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The U.S. economy fared slightly better than initially thought in the second quarter but the pace of growth remained too slow to shut the door on further monetary easing from the Federal Reserve.
Gross domestic product expanded at a 1.7-percent annual rate, the Commerce Department said on Wednesday, as stronger export growth offset a pull-back in restocking by businesses wary of sluggish domestic demand.
That was up from the government's initial estimate of 1.5-percent growth released last month and in line with economists' expectations. The economy grew at a 2.0-percent pace in the January-March period.
A second report showed contracts to buy previously owned homes in July rose to their highest level since April 2010, suggesting the housing market recovery was gaining traction.
While the composition of economic activity was fairly favorable, growth remains well below the 2 to 2.5-percent rate required every quarter to hold the unemployment rate steady, which could compel policymakers at the U.S. central bank to offer additional stimulus at their Sept. 12-13 meeting.
"It shows slightly better government spending and consumer spending but overall the data suggest the economy stays in slow growth mode and is not likely to change," said Peter Cardillo, chief market economist at Rockwell Global Capital in New York.
"This certainly strengthens the hand of the Fed to aid the economy."
Speculation the Fed would loosen policy further had been dampened by a pick-up in job growth and a rebound in retail sales in July but other data on business spending and inflation supported more action.
Fed Chairman Ben Bernanke could offer more clarity on the near-term outlook for monetary policy when he gives a speech at the Kansas City Fed's high-profile gathering in Jackson Hole, Wyoming at the end of the week.
The jobless rate rose to 8.3 percent in July from 8.2 percent the prior month. The weak economy could be a stumbling block to President Barack Obama's quest for a second term in November elections.
EXPORTS UP, INVENTORIES RETREAT
Second-quarter economic growth was revised up to show strong export growth, despite slowing global demand. Import growth was the smallest in a year. Trade contributed 0.32 percentage point to GDP growth instead of subtracting a third of a percentage point, as previously reported.
That helped to offset the drag from inventories. Business inventories increased $49.9 billion US instead of $66.3 billion and subtracted 0.23 percentage point from GDP growth in the April-June period. However, the careful management of stocks can be a boost to the economy in the third quarter.
Excluding inventories, GDP rose at a 2.0-percent rate rather than 1.2 percent. In the first quarter, final sales of goods and services produced in the United States increased at a 2.4-percent pace.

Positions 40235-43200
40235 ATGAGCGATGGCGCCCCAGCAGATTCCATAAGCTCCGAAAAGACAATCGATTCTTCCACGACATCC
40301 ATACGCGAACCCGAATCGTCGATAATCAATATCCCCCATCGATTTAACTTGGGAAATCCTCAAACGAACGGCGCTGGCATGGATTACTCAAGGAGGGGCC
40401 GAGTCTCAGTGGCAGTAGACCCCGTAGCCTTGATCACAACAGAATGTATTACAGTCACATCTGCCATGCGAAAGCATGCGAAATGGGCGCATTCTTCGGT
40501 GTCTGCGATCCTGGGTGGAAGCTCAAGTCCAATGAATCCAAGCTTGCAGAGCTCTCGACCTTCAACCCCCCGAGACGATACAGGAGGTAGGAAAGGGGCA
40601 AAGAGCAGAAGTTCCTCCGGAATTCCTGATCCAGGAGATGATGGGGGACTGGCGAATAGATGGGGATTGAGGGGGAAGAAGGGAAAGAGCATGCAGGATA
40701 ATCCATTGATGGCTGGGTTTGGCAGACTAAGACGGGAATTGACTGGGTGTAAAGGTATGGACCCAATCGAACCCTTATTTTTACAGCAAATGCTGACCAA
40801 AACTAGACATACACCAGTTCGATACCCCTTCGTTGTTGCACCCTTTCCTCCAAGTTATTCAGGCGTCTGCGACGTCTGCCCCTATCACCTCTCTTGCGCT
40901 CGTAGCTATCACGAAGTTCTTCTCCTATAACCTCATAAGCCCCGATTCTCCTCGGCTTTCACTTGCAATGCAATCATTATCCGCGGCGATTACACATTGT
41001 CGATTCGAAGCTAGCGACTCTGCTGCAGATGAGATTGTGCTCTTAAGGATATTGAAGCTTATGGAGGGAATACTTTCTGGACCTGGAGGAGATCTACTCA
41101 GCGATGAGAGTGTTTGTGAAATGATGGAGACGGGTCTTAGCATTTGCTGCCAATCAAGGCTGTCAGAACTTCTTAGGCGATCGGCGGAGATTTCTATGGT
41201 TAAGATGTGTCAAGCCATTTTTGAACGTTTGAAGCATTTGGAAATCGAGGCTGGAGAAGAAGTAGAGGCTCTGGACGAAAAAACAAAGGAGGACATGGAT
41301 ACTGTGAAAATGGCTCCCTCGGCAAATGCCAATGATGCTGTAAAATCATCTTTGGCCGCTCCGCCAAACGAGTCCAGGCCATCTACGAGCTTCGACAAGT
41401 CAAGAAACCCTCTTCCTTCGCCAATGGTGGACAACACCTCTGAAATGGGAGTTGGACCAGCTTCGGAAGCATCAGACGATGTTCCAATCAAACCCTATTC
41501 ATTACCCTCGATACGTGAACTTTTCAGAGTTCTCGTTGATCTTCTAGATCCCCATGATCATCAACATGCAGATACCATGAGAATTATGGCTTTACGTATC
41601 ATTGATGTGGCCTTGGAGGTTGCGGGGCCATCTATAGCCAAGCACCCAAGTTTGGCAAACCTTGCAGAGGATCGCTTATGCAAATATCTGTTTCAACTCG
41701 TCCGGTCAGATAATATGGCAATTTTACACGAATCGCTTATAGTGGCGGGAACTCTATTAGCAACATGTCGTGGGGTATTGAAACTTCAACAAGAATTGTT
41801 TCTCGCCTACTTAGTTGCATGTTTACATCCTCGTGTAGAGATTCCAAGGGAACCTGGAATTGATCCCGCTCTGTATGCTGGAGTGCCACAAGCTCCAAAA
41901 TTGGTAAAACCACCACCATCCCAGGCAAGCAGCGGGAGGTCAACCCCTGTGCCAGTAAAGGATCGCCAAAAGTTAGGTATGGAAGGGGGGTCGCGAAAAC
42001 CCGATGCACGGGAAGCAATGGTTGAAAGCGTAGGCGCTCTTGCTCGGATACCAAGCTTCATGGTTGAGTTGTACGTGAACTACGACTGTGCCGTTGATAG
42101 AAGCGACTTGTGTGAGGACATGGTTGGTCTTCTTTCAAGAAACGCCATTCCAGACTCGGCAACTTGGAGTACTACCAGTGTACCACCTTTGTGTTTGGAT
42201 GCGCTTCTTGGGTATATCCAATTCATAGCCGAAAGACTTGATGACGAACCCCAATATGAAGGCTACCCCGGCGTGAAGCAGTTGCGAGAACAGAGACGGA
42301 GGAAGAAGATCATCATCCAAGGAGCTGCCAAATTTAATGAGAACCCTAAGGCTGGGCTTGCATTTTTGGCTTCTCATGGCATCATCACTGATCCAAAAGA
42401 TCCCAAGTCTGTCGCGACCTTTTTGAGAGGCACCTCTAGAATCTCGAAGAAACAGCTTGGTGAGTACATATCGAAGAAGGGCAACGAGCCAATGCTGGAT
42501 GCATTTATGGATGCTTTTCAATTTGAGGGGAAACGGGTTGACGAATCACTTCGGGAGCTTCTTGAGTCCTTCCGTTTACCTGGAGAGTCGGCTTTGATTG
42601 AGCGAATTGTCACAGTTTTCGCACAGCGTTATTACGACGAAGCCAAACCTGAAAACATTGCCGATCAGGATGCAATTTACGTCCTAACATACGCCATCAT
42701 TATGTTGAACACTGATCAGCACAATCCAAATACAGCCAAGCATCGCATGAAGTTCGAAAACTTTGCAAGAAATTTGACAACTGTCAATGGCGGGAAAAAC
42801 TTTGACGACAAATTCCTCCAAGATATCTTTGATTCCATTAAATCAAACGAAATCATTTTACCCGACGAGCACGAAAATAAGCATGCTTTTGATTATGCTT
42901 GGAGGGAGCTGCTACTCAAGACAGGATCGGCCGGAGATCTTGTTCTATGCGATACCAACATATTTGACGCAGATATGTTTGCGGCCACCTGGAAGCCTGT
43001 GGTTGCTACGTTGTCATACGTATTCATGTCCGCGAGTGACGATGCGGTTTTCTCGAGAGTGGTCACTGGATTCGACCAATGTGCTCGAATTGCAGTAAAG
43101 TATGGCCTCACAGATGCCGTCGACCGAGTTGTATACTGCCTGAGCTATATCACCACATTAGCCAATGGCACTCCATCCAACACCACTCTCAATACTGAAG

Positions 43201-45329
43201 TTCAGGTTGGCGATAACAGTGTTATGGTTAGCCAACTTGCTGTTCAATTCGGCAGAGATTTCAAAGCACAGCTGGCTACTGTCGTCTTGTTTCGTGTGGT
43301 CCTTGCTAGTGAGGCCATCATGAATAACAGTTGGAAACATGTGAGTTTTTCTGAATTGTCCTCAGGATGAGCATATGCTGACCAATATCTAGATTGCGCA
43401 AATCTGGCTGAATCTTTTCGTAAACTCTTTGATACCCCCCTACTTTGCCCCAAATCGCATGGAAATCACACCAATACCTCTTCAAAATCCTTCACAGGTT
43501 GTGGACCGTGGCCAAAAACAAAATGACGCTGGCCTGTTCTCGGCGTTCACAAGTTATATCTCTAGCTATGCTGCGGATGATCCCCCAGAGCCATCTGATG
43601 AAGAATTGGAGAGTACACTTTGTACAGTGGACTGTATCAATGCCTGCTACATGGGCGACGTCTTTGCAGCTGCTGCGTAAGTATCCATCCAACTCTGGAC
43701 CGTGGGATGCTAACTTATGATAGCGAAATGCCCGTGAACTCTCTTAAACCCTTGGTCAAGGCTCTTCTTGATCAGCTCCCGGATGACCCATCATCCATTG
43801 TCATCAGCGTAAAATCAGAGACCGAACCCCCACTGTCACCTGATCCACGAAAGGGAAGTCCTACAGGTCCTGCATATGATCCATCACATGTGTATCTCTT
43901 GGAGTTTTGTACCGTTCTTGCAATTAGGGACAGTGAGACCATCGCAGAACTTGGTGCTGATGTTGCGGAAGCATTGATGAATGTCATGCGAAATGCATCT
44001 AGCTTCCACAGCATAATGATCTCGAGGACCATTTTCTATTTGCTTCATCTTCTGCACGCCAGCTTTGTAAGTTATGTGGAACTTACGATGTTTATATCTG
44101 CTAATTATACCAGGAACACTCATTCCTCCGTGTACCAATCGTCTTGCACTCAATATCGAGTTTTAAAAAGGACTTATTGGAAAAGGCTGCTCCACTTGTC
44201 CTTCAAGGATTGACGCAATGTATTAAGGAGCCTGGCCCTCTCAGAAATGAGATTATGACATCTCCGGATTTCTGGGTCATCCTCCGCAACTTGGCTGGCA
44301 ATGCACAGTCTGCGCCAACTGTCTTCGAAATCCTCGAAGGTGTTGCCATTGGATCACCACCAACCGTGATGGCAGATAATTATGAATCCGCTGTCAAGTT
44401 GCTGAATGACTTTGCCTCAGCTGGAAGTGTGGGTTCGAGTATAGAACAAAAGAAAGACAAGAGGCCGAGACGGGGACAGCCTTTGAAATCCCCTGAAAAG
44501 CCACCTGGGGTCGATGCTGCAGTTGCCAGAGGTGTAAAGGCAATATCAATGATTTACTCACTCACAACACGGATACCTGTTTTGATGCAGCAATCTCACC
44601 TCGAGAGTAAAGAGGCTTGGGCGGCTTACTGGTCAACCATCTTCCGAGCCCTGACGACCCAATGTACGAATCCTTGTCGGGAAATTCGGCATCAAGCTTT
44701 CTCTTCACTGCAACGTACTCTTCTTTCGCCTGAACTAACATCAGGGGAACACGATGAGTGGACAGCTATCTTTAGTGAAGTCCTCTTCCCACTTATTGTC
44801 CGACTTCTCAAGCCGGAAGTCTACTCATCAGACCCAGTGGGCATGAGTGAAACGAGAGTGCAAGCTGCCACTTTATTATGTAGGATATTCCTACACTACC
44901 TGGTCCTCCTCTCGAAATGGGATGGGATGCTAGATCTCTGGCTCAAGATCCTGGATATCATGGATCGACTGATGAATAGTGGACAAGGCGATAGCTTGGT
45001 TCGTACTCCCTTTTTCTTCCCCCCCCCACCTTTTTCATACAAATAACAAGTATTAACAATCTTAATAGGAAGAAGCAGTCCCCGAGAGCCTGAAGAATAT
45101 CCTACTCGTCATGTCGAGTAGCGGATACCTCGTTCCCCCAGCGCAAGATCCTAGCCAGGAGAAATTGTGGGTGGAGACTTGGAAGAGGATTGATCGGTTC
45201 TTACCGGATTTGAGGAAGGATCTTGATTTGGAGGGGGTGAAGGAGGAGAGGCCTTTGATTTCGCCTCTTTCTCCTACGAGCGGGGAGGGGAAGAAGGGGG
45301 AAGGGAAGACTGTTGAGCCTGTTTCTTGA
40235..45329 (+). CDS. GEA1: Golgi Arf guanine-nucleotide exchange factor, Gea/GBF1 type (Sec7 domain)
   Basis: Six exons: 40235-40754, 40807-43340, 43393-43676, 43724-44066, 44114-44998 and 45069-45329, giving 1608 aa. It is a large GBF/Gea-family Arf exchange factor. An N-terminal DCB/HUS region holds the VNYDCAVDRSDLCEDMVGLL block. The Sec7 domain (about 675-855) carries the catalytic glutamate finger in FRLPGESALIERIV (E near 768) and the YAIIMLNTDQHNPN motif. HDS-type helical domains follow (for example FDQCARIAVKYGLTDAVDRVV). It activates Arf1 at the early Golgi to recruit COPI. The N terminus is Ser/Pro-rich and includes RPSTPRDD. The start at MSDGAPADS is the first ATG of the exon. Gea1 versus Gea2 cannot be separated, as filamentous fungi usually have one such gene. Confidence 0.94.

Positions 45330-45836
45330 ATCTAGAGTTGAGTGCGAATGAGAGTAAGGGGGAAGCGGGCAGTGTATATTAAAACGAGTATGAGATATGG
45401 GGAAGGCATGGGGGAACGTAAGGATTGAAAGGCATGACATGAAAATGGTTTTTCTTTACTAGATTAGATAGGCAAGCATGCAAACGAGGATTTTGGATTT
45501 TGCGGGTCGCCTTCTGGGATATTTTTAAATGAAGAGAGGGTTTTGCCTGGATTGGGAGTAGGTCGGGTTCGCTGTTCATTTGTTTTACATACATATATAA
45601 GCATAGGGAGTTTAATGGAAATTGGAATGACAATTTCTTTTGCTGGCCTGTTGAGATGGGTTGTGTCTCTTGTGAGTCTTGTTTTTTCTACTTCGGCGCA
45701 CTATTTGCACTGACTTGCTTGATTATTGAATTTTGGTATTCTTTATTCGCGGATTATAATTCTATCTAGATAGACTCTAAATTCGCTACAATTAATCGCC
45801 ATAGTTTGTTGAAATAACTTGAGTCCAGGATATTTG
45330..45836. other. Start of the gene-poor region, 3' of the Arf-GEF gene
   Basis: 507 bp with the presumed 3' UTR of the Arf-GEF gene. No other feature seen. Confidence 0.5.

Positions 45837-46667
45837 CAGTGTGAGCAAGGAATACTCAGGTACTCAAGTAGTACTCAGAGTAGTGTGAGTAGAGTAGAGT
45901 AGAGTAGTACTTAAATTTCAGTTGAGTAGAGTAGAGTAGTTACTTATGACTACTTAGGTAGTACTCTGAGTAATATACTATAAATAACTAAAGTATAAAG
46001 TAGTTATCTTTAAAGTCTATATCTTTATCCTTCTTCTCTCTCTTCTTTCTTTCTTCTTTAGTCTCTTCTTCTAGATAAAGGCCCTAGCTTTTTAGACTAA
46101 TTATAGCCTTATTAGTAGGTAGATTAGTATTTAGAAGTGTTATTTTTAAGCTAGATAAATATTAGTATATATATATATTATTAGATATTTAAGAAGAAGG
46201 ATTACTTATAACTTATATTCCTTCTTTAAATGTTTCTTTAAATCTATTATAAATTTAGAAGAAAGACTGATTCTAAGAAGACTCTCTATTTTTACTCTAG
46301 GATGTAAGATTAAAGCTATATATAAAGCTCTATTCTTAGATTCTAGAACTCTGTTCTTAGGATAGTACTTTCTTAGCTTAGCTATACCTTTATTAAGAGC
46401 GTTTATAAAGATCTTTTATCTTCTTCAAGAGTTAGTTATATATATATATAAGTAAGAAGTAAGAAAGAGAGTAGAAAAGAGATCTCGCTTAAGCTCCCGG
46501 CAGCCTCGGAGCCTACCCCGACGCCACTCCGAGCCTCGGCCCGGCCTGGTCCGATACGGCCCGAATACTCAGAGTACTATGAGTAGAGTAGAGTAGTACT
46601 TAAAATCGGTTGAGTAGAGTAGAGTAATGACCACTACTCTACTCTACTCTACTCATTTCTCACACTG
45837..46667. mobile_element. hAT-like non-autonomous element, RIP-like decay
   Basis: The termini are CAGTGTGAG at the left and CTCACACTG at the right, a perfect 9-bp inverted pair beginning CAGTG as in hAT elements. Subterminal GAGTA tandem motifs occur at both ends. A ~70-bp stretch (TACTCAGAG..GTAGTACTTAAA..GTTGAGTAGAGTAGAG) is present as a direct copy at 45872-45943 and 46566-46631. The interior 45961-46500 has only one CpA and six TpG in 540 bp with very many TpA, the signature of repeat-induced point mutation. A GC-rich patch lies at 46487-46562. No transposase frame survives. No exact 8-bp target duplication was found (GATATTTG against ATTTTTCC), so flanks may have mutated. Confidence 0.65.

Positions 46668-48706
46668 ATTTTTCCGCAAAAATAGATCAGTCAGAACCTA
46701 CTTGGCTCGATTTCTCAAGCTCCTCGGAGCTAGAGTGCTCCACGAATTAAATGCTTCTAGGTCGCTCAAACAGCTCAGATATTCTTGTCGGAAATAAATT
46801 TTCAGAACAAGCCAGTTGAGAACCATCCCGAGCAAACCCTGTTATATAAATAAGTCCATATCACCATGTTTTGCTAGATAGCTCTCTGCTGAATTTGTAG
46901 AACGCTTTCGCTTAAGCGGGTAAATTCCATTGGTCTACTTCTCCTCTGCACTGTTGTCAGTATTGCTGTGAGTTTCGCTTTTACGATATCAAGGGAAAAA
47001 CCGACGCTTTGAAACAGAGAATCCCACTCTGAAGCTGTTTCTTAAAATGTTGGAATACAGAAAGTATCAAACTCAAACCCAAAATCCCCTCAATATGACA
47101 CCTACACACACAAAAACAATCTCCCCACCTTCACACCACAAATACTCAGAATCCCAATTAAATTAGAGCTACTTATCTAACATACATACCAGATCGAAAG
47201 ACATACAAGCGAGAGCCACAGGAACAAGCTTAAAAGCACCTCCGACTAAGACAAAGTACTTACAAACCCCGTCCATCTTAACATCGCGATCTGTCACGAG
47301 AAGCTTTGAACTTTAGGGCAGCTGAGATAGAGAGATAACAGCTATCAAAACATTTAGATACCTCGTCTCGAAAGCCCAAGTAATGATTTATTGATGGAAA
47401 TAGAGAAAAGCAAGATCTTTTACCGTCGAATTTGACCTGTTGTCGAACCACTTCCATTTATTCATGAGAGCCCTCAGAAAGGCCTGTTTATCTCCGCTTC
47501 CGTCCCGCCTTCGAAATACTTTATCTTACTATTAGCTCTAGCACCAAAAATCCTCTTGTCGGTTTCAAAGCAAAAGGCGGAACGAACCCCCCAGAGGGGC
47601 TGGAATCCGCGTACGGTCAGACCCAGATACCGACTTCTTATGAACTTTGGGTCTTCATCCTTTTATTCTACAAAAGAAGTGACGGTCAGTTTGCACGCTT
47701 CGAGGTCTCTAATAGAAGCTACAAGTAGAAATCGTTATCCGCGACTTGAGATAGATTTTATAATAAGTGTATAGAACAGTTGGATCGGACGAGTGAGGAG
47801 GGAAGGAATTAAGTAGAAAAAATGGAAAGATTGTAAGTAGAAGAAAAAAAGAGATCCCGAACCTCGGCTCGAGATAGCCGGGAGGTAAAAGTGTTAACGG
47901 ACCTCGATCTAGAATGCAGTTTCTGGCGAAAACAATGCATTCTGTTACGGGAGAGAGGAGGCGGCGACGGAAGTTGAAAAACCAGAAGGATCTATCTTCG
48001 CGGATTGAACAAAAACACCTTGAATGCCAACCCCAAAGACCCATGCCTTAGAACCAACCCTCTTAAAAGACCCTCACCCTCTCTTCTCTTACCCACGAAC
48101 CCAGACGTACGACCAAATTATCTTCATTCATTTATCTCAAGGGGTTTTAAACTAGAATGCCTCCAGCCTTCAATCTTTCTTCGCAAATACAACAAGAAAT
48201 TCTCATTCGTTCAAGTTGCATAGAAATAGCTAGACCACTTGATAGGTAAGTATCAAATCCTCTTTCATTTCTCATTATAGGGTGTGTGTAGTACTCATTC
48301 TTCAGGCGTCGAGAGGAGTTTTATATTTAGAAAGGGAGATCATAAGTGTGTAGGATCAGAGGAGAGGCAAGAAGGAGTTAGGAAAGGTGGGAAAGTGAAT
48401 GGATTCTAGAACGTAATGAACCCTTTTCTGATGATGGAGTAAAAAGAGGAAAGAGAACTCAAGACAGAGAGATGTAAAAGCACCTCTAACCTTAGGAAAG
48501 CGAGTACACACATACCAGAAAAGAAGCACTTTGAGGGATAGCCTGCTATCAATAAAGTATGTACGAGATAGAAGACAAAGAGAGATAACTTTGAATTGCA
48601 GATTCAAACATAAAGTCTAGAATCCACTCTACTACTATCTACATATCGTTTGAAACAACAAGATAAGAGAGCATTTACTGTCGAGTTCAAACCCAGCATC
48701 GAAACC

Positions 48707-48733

There were also upward revisions to growth in consumer spending, which was bumped up to a 1.7-percent pace from the previously reported 1.5 percent. That was a step-down from the 2.4-percent pace recorded in the first quarter, however.
The revision to consumer spending was to account for stronger growth in services than previously thought.
Investment in construction of nonresidential structures was stronger than previously reported. But growth in business investment in equipment and software was lowered to a 4.7-percent pace, the slowest since the third quarter of 2009, from 7.2 percent previously.
Growth in spending by businesses on equipment and software has slowed sharply from a peak of 18.3 percent in the third quarter of last year.
That appears to have intensified early this quarter, with a measure of business spending plans falling sharply in July. The pullback likely reflects worries of deep government spending cuts and higher taxes scheduled to kick in at the start of 2013, as well as troubles from the debt crisis in Europe.
"There's no question that as we look toward the end of the year and the risk presented by federal spending cuts and tax increases, the economy remains in a vulnerable window," said Jim Baird, chief investment strategist at Plante Moran Financial Advisors in Kalamazoo, Michigan.
The report also showed that after-tax corporate profits rose at a 1.1-percent rate after sinking 8.6 percent in the first quarter.
Growth in spending on homebuilding was cut to an 8.9-percent rate from 9.7 percent. Still, the housing market is on a rebound, with home construction, sales and prices firming in recent months.
"While the level of housing activity remains depressed, housing has turned the corner," said Fred Dickson, chief market strategist at D.A. Davidson & Co in Lake Oswego, Oregon.
Although government spending declined in the second quarter, the drop was not as deep as previously reported. Defense outlays fell at a 0.1 percent rate instead of 0.4 percent.
Despite consumer spending being bumped up, inflation pressures remained muted in the second quarter.
A price index for personal spending rose at an unrevised 0.7-percent rate, the slowest pace since the second quarter of 2010. It rose 2.5 percent in the first quarter.
A core measure that strips out food and energy costs advanced at an unrevised 1.8-percent pace, slowing down from 2.2 percent in the prior quarter.